St. Thomas (3-0, 1-0), ranked No. 4, once again has a high-scoring offense with 53.7 points per game. Defense likewise looked dominant in its first three outings with 11 points and 190.3 yards allowed per contest.

St. John’s (3-0), ranked No. 6, will test both. The Johnnies allow eight points and 179.3 yards on average. Offense poses a threat both ways 200-plus yards rushing and passing in addition to 44 points per outing.

Tommies coach Glenn Caruso said his team’s main key to victory is, “first and foremost, us playing our type of game, which I think is crucial.”

Notably, both teams have Division I transfers playing quarterback. Penn State transfer Jackson Erdmann, a former Rosemount high school standout, starts for the Johnnies. St. Thomas actually has two Division I transfers at quarterback, but they back-up starter Alex Fenske.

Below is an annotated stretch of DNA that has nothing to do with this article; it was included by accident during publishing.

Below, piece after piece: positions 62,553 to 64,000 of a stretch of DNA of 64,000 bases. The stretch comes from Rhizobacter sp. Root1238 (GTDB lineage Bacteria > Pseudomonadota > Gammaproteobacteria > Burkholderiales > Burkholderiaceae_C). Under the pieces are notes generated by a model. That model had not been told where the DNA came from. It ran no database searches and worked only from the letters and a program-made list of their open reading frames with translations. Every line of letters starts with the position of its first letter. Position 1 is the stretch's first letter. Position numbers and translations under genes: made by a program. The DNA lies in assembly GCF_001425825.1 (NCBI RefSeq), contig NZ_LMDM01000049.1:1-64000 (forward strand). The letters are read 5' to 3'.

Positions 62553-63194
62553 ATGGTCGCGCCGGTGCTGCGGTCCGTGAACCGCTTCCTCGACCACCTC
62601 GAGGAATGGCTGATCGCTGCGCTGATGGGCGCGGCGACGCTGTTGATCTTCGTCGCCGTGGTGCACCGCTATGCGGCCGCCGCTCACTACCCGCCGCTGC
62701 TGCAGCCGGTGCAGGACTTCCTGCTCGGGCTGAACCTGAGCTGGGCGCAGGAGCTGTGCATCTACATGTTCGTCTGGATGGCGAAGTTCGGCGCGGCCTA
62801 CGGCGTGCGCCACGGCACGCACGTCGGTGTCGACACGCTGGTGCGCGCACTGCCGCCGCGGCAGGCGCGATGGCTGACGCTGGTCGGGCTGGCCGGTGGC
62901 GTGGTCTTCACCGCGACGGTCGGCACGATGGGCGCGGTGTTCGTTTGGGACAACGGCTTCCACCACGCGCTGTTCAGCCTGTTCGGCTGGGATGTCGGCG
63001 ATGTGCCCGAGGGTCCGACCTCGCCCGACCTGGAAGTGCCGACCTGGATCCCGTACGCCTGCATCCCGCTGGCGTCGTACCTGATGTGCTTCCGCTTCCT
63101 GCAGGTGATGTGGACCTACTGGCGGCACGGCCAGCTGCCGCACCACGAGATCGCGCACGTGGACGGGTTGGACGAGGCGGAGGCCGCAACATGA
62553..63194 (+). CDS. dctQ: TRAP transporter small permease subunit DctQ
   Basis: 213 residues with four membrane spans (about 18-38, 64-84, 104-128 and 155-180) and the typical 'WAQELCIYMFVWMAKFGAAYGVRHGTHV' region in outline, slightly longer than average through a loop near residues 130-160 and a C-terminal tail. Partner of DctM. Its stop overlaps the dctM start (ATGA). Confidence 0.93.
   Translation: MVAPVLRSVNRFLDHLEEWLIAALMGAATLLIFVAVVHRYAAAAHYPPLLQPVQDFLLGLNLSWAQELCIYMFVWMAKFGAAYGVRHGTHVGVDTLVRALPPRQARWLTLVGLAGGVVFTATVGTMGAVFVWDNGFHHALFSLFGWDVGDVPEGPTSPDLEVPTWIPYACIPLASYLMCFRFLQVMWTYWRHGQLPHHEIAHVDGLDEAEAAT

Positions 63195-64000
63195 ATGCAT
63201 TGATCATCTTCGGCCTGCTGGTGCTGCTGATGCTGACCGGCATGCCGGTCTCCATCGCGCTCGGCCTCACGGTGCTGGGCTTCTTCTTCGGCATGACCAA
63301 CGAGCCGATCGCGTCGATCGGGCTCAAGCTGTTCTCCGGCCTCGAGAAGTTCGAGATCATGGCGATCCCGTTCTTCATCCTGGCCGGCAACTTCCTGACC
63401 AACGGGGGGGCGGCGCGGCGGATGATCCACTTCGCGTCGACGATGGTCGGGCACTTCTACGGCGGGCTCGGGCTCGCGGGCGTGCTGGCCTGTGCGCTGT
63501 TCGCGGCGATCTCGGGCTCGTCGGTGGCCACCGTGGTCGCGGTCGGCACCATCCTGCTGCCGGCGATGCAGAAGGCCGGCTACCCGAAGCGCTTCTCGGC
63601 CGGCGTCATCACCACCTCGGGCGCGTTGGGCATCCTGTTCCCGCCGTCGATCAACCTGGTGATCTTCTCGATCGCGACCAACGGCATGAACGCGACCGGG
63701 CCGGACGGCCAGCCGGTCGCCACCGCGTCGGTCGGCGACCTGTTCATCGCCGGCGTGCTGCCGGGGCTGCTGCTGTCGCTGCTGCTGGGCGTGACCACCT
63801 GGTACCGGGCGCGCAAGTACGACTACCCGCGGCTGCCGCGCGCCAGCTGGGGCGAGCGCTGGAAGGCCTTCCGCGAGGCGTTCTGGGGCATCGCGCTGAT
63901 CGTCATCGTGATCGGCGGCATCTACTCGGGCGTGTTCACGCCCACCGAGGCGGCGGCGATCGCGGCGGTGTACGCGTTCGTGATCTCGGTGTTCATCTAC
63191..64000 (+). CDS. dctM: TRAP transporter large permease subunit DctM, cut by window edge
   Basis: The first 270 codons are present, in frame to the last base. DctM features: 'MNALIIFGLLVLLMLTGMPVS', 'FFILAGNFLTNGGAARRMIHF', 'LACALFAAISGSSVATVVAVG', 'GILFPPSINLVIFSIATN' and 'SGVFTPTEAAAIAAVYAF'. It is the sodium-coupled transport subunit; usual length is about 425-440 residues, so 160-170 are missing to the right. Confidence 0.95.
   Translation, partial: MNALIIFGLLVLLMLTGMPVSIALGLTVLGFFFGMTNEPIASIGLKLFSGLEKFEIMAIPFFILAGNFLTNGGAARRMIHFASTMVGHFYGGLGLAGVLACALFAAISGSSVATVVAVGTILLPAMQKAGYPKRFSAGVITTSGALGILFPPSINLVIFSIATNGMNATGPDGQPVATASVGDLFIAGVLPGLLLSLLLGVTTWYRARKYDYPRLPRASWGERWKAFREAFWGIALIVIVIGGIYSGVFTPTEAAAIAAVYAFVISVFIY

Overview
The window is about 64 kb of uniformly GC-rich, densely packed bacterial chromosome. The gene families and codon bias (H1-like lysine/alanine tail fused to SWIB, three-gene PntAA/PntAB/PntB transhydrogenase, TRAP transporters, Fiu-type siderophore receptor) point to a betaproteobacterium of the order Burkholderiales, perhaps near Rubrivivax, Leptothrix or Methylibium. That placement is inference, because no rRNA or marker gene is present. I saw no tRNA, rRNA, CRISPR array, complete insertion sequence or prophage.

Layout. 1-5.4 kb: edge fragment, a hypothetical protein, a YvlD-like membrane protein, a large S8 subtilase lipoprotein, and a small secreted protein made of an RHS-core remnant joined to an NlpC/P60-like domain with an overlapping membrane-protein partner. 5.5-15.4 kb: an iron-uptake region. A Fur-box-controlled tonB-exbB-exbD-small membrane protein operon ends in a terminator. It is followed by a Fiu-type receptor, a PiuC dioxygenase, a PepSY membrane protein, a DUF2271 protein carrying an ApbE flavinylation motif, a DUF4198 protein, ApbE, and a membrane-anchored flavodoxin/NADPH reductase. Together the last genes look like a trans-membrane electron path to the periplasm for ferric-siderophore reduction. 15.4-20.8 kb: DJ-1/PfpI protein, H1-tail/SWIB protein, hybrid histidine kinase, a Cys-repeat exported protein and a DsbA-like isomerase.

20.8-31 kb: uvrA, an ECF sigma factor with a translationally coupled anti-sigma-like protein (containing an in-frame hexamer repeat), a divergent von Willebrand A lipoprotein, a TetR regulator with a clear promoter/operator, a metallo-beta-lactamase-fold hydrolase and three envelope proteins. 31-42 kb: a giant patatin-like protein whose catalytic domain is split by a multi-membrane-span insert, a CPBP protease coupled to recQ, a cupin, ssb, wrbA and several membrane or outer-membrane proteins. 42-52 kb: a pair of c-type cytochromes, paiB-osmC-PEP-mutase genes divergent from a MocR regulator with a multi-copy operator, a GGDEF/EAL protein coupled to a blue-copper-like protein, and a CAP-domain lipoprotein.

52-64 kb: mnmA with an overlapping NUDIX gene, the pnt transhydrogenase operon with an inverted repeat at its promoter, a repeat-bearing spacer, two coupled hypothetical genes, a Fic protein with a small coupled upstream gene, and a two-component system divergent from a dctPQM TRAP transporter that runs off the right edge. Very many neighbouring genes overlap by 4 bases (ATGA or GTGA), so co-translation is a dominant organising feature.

Jaques Perra, a transfer from Minnesota and one-time Roseville star, has seen time under center with the Tommies. Southern Mississippi transfer Gabe Green has also seen snaps.

St. Thomas still has another former Division I player in the backfield with running back Jordan Roberts. Injuries have left Roberts’ status in doubt though. He didn’t play the previous game against Carleton College.

Either way, the Tommies won’t slow down in the running game. Tucker Trettel and Emitt Peisert average 5.2 and 4.3 yards per carry in 19-plus attempts.

UST again has depth across the board. Whether it’s Division I transfer under center or ample talent elsewhere, Caruso likes the depth his squad has.

We win a lot more games because people embrace the roles that they’re given,” Caruso said.